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Clouds may block rare lunar eclipse in Southwest Michigan

It’s called a “blood Beaver Moon” and it’s the longest partial lunar eclipse of the century. It’s happening in the wee hours of the morning Friday. And if you miss it this time, you’re out of luck. This celestial event won’t happen again until the year 2669.

Traveling across the earth’s shadow will take the moon almost three-and-a-half hours. That’s an unusually long and rare event. The last time a partial lunar eclipse was longer occurred in 1440 – 581 years ago.

Eric Schreur is a Kalamazoo amateur astronomer, and my neighbor.  He said people have accurately predicted eclipses since ancient times. 

Photo of Eric Schreur in his home observatory.
Credit Leona Larson
Kalamazoo amateur astronomer, Eric Schreur, in his home observatory.

“The mechanics of how our universe works, really do work because we can predict eclipses exactly,” said Schreur. “By being able to predict them so precisely, it gives us confidence in our understanding of the way the planets and the objects in our solar system move around.”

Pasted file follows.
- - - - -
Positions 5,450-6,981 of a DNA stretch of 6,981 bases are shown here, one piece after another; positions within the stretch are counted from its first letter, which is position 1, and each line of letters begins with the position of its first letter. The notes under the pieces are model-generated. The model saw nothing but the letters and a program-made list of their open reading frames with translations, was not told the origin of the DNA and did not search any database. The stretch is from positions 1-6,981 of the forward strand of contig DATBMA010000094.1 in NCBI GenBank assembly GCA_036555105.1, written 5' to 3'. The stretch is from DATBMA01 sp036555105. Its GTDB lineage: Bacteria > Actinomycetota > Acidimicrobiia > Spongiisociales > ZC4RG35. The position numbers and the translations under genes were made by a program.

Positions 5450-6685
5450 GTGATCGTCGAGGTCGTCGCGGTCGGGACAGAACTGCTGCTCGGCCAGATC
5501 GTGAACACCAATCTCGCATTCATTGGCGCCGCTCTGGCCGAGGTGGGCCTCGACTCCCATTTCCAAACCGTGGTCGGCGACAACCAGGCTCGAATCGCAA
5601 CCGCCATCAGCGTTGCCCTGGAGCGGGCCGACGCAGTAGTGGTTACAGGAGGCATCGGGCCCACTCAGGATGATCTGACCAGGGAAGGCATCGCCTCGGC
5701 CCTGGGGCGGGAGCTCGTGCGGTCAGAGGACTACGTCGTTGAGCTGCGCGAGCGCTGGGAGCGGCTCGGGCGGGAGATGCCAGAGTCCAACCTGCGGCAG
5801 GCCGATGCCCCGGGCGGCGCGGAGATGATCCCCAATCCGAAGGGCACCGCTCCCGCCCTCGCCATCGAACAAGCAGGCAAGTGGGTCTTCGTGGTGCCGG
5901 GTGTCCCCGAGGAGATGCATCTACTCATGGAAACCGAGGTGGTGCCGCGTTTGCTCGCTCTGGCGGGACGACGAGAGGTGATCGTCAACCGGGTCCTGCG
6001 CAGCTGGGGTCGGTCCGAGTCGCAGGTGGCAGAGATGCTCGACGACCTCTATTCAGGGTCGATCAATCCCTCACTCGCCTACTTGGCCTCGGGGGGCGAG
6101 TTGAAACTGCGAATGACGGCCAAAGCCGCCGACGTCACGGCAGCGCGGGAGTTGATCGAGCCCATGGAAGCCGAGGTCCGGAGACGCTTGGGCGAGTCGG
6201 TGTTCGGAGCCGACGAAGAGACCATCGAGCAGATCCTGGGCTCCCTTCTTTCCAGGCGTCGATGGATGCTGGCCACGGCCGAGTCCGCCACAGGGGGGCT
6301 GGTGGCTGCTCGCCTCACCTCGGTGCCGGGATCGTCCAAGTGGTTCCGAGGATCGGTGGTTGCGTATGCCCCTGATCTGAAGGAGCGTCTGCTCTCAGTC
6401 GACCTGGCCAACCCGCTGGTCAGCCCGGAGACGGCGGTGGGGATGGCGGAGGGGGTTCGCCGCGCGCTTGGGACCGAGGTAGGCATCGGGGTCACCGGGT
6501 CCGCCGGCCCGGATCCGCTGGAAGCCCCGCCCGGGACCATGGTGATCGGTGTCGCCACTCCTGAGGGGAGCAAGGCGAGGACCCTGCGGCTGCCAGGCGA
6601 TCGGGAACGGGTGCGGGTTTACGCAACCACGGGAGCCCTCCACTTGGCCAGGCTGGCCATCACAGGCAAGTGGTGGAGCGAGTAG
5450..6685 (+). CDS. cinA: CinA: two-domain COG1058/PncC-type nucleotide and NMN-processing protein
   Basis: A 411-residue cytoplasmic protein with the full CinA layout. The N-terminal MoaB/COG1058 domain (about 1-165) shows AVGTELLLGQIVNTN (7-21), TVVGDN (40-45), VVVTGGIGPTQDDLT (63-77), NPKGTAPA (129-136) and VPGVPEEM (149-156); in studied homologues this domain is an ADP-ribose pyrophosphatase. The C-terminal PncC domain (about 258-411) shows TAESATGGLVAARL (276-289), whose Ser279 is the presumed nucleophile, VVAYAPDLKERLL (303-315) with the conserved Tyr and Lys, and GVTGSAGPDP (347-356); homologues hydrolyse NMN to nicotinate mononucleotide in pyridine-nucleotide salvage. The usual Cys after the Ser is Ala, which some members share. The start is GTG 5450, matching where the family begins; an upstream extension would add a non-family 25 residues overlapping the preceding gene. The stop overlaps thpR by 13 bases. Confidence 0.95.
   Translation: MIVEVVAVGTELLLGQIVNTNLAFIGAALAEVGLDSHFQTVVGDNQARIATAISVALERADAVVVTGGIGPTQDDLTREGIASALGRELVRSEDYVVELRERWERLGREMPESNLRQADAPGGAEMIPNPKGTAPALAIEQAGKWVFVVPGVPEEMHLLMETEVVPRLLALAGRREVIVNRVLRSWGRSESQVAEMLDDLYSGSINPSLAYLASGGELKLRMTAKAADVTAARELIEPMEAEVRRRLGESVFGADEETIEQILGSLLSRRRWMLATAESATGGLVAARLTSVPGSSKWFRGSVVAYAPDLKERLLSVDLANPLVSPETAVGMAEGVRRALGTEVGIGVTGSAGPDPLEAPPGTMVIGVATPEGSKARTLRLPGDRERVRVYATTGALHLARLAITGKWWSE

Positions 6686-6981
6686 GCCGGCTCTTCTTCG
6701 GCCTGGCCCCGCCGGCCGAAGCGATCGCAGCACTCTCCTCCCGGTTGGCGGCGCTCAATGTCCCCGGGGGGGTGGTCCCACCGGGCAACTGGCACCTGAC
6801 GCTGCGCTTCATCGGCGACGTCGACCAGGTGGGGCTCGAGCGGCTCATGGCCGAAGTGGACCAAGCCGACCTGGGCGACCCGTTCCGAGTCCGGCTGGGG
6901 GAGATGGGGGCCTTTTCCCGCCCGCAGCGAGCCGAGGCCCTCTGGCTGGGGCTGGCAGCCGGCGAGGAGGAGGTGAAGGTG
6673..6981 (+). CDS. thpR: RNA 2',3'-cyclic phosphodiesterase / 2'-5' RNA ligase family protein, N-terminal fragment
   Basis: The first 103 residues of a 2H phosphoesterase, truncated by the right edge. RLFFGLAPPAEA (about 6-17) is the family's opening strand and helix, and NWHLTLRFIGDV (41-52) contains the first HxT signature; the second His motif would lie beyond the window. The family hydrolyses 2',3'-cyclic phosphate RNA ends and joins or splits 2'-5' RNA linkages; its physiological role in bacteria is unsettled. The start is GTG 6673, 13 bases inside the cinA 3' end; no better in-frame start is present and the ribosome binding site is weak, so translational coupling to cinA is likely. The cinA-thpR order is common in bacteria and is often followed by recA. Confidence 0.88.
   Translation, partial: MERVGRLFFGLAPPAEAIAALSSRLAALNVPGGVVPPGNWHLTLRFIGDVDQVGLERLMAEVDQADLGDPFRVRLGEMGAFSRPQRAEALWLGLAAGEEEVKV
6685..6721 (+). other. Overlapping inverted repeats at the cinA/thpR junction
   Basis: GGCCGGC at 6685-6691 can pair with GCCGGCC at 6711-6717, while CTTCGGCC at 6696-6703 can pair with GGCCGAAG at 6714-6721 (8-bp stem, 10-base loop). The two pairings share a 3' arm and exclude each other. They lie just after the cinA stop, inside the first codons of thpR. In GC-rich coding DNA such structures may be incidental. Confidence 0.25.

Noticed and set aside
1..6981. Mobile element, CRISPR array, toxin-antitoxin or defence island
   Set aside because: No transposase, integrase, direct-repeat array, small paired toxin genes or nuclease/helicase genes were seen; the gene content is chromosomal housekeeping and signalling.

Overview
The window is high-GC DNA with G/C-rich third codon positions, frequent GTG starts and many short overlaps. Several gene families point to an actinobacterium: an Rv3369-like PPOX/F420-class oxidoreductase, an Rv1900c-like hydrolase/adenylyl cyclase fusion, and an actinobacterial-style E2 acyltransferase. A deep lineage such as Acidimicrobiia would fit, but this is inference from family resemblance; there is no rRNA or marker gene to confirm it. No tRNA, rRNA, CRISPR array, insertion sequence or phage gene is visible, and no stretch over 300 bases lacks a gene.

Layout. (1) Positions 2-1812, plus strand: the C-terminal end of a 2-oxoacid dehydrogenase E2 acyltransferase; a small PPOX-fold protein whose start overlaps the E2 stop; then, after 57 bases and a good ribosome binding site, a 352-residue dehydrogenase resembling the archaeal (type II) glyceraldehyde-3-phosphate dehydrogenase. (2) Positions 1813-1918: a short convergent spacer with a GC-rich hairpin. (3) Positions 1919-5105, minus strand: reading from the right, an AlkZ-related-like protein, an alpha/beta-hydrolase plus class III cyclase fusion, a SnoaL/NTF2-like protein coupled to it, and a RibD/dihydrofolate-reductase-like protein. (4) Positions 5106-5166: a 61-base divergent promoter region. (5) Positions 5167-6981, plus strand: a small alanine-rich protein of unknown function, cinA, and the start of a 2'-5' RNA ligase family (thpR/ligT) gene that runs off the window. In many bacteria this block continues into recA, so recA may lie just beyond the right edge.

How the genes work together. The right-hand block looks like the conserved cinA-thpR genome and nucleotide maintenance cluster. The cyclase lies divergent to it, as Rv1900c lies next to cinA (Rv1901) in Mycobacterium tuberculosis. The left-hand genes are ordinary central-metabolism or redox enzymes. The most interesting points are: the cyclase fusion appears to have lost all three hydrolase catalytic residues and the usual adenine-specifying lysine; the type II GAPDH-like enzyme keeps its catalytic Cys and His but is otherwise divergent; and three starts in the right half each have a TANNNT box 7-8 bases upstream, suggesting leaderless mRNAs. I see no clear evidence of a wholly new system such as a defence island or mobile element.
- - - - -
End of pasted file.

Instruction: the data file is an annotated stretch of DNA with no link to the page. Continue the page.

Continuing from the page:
Scheur explained why it is called a “blood Beaver Moon.” 

“The native American people had given names to the various moons during the course of the year to help them keep track of the seasons,” said Scheur. “This is the time of the year when beavers are getting active, finishing up their lodges, getting things ready for surviving the winter months.”

Scheur said it’s a “blood moon” because of its red appearance. It’s caused by the Earth, which is blocking the sun’s rays from hitting the moon directly. What light does gets through is filtered by the Earth's atmosphere, and appears as red on the moon's surface.”

The big question is will we be able to see “the blood Beaver Moon” in Southwest Michigan?  Schreur said that’s actually a two-part question:

“The first part is does the event take place at a time and a location where we could see it? If the sky was clear, that’s the second part of the question. What’s the sky going to be like? So, the eclipse is going to be visible across the United States.”

That’s good news for the first part of the question. Schreur said the most dramatic display is between 2:30 A-M and 4 A-M. If you are lucky, you may get to see a full moon turn red in the early morning hours Friday – if there’s a break in the clouds. That’s because Southwest Michigan will likely see 80% cloud coverage overnight. So, the answer to the second part of the question is that it looks like it could be a bad night for stargazing.

You can stream the eclipse online from the warmth of your home. While there are lots of places live streaming the rare event, the Kalamazoo Astronomical Society recommends the Griffith Observatory in Los Angeles.  You can stay up late or get up early to watch it live, or watch a time-lapse version later on.   The time-lapse version should be available on the Griffith Observatory’s YouTube Channel by 9:00 a.m. EST, Friday.